"If we have proof of nuclear and biological weapons, why don't we show that proof to the world - as President Kennedy did 40 years ago when he sent Adlai Stevenson to the United Nations to show the world U.S. photographs of offensive missiles in Cuba?" asked Senate Minority Leader Tom Daschle of South Dakota.
Powell, speaking on Sunday to foreign journalists, said administration officials have talked "a lot" about a "Stevenson moment," adding: "I would love to have that kind of material to present, and we are seeing what we can do, what we might find in the next couple of weeks."
But Powell cautioned that while "we do have a number of intelligence products that convince us that what we are saying is correct," he could not say whether they would be as persuasive to the Security Council as the dramatic 1962 presentation by Stevenson, then the U.S. envoy to the United Nations.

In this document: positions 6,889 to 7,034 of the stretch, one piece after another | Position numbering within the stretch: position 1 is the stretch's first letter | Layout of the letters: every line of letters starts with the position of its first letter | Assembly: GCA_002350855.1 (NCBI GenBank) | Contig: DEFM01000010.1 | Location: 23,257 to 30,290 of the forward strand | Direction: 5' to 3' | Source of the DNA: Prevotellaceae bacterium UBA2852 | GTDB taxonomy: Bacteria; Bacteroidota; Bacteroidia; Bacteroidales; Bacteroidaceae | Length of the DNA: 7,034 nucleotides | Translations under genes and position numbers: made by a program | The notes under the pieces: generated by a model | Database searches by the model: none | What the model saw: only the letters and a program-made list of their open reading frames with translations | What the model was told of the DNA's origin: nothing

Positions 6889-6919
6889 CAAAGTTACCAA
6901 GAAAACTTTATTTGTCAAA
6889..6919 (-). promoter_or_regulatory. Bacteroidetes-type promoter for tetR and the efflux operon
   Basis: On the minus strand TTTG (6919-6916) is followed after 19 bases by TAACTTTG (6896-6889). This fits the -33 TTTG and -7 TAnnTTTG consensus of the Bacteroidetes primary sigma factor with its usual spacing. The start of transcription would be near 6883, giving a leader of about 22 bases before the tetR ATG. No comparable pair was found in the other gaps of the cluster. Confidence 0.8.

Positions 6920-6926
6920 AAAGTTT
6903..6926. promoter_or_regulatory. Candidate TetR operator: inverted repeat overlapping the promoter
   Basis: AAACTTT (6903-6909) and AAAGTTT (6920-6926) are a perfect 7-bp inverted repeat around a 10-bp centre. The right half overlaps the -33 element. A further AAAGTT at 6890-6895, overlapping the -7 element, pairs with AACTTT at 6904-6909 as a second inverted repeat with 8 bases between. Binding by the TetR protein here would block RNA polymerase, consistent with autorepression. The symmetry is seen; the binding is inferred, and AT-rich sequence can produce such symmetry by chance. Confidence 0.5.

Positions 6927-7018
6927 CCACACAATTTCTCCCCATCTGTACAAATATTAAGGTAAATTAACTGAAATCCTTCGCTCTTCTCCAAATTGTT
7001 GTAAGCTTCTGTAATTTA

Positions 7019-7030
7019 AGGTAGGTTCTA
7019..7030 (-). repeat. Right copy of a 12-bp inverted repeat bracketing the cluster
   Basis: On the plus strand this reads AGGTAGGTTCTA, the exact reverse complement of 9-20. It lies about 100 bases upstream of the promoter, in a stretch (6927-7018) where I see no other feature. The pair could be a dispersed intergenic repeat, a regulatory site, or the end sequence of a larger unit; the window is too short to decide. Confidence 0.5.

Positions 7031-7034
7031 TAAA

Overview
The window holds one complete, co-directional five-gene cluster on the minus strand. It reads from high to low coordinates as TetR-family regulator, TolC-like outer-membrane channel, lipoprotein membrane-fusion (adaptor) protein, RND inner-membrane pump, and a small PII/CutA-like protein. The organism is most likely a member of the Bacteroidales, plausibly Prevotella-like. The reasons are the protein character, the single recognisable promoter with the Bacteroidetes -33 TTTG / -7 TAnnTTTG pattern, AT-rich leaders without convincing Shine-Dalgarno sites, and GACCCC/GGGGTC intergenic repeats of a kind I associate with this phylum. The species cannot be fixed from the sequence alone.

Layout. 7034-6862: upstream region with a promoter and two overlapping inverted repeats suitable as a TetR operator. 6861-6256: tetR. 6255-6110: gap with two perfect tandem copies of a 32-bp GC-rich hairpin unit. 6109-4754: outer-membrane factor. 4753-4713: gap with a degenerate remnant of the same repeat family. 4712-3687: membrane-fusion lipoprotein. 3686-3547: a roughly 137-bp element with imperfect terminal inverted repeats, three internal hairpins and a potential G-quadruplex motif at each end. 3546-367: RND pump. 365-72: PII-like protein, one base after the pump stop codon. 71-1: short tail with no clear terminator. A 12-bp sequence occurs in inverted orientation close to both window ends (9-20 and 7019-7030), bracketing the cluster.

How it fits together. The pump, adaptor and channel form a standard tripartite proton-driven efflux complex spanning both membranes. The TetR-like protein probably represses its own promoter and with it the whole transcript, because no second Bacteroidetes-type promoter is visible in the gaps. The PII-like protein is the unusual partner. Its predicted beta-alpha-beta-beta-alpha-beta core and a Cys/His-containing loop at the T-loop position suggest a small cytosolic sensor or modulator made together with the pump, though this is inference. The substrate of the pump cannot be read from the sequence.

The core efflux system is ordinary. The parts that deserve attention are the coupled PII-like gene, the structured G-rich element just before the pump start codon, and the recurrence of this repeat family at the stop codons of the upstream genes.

"Stevenson had a much easier task, I think. I mean, all he had to prove was that there were Russian missiles in Cuba, and voila! there were Russian missiles in Cuba."
However, Blix, in his distinctly undramatic and understated way, managed to leave a damning impression about Iraq's lack of cooperation. He cited "disturbing incidents and harassment" of his inspectors, and noted Iraq's refusal to allow private interviews of scientists and overflights by American-supplied U-2 spy planes.
"It is not enough to open doors," Blix told the council. "Inspection is not a game of catch as catch can."
He said his agency has information showing that Iraq produced purer forms of the deadly nerve agent VX than it has admitted and put the chemical into weapons. Iraq has failed to account for 6,500 warheads, representing 1,000 tons of chemical agents, the inspector said.